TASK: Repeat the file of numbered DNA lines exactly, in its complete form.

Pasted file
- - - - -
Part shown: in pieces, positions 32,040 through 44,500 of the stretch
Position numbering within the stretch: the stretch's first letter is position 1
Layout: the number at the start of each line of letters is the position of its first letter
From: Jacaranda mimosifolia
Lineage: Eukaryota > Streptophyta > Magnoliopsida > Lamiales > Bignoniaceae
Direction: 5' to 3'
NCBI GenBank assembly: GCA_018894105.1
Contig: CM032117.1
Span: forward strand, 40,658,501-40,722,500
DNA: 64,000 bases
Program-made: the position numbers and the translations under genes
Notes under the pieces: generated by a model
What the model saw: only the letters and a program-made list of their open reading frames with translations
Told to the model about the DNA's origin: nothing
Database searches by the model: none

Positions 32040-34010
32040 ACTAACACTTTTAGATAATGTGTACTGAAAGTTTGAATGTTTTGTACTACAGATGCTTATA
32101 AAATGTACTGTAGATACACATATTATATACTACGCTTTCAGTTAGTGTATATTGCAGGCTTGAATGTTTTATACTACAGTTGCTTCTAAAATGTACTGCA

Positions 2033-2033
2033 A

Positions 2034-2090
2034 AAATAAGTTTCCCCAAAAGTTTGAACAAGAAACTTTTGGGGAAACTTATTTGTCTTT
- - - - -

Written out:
Part shown: in pieces, positions 32,040 through 44,500 of the stretch
Position numbering within the stretch: the stretch's first letter is position 1
Layout: the number at the start of each line of letters is the position of its first letter
From: Jacaranda mimosifolia
Lineage: Eukaryota > Streptophyta > Magnoliopsida > Lamiales > Bignoniaceae
Direction: 5' to 3'
NCBI GenBank assembly: GCA_018894105.1
Contig: CM032117.1
Span: forward strand, 40,658,501-40,722,500
DNA: 64,000 bases
Program-made: the position numbers and the translations under genes
Notes under the pieces: generated by a model
What the model saw: only the letters and a program-made list of their open reading frames with translations
Told to the model about the DNA's origin: nothing
Database searches by the model: none

Positions 32040-34010
32040 ACTAACACTTTTAGATAATGTGTACTGAAAGTTTGAATGTTTTGTACTACAGATGCTTATA
32101 AAATGTACTGTAGATACACATATTATATACTACGCTTTCAGTTAGTGTATATTGCAGGCTTGAATGTTTTATACTACAGTTGCTTCTAAAATGTACTGCA

Positions 2033-2033
2033 A

Positions 2034-2090
2034 AAATAAGTTTCCCCAAAAGTTTGAACAAGAAACTTTTGGGGAAACTTATTTGTCTTT